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The Disability Diaries: 20 years of the ADA
August 23, 2010
by: Carrie Feibel
This year marks the 20th anniversary of an important civil rights law, the Americans with Disabilities Act. The ADA has made it easier for people with disabilities to take buses, go to movies, even vote. But the law was not a panacea. People with disabilities still struggle with poverty, isolation and unemployment. In the first story of a weeklong series, Carrie Feibel talks with one Houstonian about his disability — and his refusal to let it define him.
Ed Schorr works in a law office downtown. His troubles began in 1990, the same year Congress passed the ADA.
“The numbness went up the leg, and then it started in the other foot and went up that leg and I later got double vision and I was dropping things and I was later diagnosed with multiple sclerosis.”
Schorr braces himself against the car door as he maneuvers his legs beneath him. The multiple sclerosis has affected his legs more than his upper body
Schorr tried for as long as possible to stay on his feet.
“And I didn’t want to go to a walker, ‘cause with a cane I at least had one hand free to hold an umbrella or carry a book or something. With a walker it took both hands. But after I fell a few times with a cane, I went to a walker. Then I started falling even with the walker.”
Ten years ago, Schorr began using a wheelchair full-time. He could no longer drive and that also chipped away at his independence.
“I used to go to movies, I used to play volleyball, I used to go to lectures and slide shows.”
Schorr says the ADA has helped him keep working. His bosses understand if he needs to rearrange his workspace or wear special shoes. But he almost never goes out for fun. And it’s not just because he needs a ride.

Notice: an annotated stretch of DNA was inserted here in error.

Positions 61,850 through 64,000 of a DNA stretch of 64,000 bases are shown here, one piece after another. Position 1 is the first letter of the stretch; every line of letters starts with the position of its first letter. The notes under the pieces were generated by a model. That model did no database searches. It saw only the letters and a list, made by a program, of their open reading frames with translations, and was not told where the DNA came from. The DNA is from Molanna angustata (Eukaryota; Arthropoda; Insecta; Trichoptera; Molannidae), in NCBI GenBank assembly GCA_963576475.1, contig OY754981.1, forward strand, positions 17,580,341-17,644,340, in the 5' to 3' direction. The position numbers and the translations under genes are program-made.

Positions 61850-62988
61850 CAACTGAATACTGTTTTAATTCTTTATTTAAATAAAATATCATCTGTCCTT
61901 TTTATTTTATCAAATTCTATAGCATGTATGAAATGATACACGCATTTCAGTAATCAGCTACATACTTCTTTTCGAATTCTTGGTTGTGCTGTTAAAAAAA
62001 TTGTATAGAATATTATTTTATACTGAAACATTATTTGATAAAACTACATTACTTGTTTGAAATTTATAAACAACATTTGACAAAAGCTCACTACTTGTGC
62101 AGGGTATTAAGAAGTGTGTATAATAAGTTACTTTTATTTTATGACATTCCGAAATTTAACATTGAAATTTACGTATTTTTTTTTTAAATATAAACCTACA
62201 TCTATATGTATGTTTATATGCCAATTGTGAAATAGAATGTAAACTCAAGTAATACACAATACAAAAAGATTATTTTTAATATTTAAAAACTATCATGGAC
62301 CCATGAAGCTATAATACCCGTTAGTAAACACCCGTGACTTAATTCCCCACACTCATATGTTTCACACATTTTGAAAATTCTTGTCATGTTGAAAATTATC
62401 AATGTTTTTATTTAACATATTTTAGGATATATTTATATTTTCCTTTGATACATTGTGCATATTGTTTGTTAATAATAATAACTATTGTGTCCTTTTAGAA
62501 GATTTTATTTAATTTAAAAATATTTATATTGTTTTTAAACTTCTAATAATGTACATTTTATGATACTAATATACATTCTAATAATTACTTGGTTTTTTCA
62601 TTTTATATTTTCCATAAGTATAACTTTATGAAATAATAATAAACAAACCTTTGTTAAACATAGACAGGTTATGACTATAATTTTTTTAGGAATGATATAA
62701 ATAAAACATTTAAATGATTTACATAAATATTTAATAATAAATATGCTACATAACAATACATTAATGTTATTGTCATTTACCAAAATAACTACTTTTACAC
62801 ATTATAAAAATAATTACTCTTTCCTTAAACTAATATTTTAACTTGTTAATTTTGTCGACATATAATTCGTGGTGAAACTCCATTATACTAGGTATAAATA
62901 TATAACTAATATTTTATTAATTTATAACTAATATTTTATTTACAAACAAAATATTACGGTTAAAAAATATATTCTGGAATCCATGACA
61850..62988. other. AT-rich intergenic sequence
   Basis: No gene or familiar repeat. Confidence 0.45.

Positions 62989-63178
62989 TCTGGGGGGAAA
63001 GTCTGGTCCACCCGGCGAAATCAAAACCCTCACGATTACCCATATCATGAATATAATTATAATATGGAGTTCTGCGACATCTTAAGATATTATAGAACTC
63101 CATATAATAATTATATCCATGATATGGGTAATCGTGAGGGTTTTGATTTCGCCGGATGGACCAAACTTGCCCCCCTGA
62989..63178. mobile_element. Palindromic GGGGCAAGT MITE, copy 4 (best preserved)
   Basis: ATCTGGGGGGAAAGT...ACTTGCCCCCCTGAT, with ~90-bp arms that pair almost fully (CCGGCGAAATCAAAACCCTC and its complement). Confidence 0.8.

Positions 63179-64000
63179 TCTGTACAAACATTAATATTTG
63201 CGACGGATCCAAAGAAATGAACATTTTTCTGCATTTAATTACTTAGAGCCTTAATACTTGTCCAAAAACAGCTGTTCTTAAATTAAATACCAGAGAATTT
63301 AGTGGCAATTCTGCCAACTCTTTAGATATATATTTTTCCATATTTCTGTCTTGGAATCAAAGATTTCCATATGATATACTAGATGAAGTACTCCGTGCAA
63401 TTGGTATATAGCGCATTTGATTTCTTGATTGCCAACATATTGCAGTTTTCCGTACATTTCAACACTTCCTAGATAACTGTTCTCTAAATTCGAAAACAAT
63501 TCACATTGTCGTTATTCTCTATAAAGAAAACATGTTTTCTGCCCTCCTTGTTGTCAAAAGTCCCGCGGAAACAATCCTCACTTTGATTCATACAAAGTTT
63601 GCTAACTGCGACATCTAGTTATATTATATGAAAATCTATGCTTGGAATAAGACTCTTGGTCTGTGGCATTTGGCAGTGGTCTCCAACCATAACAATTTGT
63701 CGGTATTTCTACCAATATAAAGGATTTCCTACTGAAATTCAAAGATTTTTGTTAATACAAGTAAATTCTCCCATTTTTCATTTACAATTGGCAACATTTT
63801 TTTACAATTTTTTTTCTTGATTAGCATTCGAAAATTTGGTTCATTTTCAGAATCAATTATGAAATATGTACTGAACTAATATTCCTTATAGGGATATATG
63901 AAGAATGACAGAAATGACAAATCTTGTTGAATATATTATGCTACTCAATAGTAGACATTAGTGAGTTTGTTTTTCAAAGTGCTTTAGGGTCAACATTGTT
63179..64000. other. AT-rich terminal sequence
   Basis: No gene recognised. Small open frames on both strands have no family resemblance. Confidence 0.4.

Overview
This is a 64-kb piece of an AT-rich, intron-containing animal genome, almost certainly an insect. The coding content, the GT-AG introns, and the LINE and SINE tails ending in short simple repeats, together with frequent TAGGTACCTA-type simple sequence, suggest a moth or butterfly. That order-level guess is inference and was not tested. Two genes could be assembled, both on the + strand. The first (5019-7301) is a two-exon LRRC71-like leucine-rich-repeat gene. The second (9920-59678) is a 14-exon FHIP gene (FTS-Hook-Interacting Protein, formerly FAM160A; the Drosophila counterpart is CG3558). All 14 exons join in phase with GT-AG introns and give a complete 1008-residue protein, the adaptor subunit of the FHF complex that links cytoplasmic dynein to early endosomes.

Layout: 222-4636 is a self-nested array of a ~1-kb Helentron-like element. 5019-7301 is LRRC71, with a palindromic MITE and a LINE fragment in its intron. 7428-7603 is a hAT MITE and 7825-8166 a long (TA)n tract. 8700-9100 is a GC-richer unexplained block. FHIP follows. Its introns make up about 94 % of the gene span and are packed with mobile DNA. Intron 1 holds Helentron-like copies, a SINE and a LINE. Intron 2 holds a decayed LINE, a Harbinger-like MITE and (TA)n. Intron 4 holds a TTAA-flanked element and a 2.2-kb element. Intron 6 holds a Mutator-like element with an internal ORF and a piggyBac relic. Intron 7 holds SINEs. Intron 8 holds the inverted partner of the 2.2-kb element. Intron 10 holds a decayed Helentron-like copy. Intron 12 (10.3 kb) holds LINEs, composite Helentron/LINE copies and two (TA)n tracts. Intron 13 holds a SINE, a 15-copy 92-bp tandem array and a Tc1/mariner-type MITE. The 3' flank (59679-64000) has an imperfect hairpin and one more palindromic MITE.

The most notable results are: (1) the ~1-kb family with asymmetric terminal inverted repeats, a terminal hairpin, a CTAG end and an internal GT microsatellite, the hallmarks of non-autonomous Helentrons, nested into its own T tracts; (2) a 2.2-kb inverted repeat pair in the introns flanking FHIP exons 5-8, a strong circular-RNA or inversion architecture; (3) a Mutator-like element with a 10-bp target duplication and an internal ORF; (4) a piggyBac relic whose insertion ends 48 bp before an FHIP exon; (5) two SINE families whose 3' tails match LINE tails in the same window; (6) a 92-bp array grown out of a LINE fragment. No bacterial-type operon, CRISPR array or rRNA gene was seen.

“But more so it requires somebody to be able to pick up the chair, fold it up, put it in a vehicle, take it out again, and push me, sometimes up a hill or on carpet, or some distance, and it’s just — I just feel like it would be a burden on them.”
The ADA requires all public places, like museums, movie theaters, and schools, to be accessible to people with disabilities. But Schorr says the reality can be quite different.
Schorr heads to a doctor's visit. Although he can no longer walk, he can pull himself upright and then rotate his body into a car seat.
“They’ll have a sign saying they are handicap accessible, but they’re really not. You can’t get into the door to the stall, or if you can get in the door, there’s nothing to grab a hold of or if there is, it’s in the wrong place. There are places that I don’t go just because of the restroom.”
Schorr would never have chosen this life for himself, but he does see some good things in it.
“I met people that I wouldn’t have met before and I saw kindness in people that I probably wouldn’t have seen before, that people would go out of their way to be helpful. And, there were times that people would volunteer to do things that I didn’t really need done, but I let them do it because they felt good about it. And I also thought that if I told them “no,” that they may not offer to the next person they see that’s got a disability and that person might need it more than I do.”
But Schorr does not consider himself a disability activist. His passions are old movies, media coverage of Israel and Greek archaeology — which he studied in graduate school.
“I don’t feel any particular affinity to everybody else that’s in a wheelchair. I’m just an individual. These are the cards that I was dealt, and I’m just trying to deal with the situation as it exists.”
Ed Schorr says goodbye to his mother before leaving for a doctor's appointment.
Tomorrow, in the next part of our weeklong series, we’ll hear from more people with disabilities. And we’ll look closely at the connection between disability and unemployment.
Carrie Feibel KUHF News.